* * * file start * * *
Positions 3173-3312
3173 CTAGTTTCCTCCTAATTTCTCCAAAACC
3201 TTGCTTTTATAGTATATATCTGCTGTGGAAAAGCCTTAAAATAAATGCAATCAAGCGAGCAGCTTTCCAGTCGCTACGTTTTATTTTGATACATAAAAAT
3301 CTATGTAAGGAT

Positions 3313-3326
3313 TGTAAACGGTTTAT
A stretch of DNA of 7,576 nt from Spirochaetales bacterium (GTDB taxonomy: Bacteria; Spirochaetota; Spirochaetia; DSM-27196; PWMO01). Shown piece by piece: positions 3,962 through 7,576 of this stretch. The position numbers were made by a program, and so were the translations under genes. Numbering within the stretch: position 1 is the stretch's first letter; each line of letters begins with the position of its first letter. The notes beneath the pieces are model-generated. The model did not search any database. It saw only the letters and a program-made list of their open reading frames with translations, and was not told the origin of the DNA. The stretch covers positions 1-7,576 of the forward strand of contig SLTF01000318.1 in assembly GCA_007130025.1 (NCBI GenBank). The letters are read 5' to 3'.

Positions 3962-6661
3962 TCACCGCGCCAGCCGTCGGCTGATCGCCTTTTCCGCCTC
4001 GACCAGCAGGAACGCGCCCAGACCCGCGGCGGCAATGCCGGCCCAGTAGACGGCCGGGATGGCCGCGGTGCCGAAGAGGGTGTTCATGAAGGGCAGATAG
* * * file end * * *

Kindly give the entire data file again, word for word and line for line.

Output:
Positions 3173-3312
3173 CTAGTTTCCTCCTAATTTCTCCAAAACC
3201 TTGCTTTTATAGTATATATCTGCTGTGGAAAAGCCTTAAAATAAATGCAATCAAGCGAGCAGCTTTCCAGTCGCTACGTTTTATTTTGATACATAAAAAT
3301 CTATGTAAGGAT

Positions 3313-3326
3313 TGTAAACGGTTTAT
A stretch of DNA of 7,576 nt from Spirochaetales bacterium (GTDB taxonomy: Bacteria; Spirochaetota; Spirochaetia; DSM-27196; PWMO01). Shown piece by piece: positions 3,962 through 7,576 of this stretch. The position numbers were made by a program, and so were the translations under genes. Numbering within the stretch: position 1 is the stretch's first letter; each line of letters begins with the position of its first letter. The notes beneath the pieces are model-generated. The model did not search any database. It saw only the letters and a program-made list of their open reading frames with translations, and was not told the origin of the DNA. The stretch covers positions 1-7,576 of the forward strand of contig SLTF01000318.1 in assembly GCA_007130025.1 (NCBI GenBank). The letters are read 5' to 3'.

Positions 3962-6661
3962 TCACCGCGCCAGCCGTCGGCTGATCGCCTTTTCCGCCTC
4001 GACCAGCAGGAACGCGCCCAGACCCGCGGCGGCAATGCCGGCCCAGTAGACGGCCGGGATGGCCGCGGTGCCGAAGAGGGTGTTCATGAAGGGCAGATAG